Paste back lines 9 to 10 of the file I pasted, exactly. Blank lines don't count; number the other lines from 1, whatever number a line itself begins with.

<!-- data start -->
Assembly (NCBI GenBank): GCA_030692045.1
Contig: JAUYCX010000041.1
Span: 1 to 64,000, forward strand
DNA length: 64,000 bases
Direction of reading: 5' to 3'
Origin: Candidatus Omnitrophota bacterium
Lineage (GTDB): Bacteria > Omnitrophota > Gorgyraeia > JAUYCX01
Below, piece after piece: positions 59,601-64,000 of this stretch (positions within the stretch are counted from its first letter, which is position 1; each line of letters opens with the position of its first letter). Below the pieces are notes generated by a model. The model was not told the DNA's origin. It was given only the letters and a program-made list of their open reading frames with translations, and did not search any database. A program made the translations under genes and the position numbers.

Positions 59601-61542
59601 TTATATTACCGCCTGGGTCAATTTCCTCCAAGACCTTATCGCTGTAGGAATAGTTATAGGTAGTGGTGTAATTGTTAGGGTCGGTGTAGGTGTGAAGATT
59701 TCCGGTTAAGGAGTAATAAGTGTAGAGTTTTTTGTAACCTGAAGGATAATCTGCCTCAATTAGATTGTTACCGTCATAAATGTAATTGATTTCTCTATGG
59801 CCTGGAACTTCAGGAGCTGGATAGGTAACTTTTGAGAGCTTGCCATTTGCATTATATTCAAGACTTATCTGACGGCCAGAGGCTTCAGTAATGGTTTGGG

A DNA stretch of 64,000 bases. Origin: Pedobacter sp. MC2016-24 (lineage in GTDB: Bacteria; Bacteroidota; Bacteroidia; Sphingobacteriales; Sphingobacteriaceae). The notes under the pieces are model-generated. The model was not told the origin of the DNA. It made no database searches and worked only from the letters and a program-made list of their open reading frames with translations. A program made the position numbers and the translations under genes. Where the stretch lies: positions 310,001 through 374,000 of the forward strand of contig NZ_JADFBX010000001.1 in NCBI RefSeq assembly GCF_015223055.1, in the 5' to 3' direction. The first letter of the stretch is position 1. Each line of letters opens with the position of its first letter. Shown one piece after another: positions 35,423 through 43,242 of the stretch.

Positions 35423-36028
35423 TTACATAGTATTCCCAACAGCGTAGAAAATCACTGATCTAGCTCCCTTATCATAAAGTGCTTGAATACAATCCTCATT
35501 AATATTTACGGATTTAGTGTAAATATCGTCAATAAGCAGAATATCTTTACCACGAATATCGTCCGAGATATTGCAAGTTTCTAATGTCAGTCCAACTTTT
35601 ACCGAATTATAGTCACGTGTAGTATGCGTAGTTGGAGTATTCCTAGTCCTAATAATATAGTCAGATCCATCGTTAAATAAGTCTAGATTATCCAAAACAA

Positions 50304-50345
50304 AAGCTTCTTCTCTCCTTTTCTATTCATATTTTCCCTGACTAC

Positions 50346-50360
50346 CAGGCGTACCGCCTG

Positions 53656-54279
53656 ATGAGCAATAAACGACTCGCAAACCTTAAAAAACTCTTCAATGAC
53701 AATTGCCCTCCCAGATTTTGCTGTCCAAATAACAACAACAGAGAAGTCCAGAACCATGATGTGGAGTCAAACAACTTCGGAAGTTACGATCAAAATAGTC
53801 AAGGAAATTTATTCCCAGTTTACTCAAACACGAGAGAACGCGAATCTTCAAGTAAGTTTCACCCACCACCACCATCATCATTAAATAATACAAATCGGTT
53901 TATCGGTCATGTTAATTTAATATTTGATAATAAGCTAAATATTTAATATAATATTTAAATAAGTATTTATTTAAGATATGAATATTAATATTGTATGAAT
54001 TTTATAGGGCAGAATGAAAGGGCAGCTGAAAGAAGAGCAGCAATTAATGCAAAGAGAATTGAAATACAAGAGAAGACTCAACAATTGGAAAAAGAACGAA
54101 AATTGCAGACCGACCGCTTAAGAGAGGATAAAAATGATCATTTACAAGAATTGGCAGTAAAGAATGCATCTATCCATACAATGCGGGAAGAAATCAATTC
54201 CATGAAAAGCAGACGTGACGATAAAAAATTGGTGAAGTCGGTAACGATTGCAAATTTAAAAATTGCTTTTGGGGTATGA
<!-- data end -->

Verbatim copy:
Positions 59601-61542
59601 TTATATTACCGCCTGGGTCAATTTCCTCCAAGACCTTATCGCTGTAGGAATAGTTATAGGTAGTGGTGTAATTGTTAGGGTCGGTGTAGGTGTGAAGATT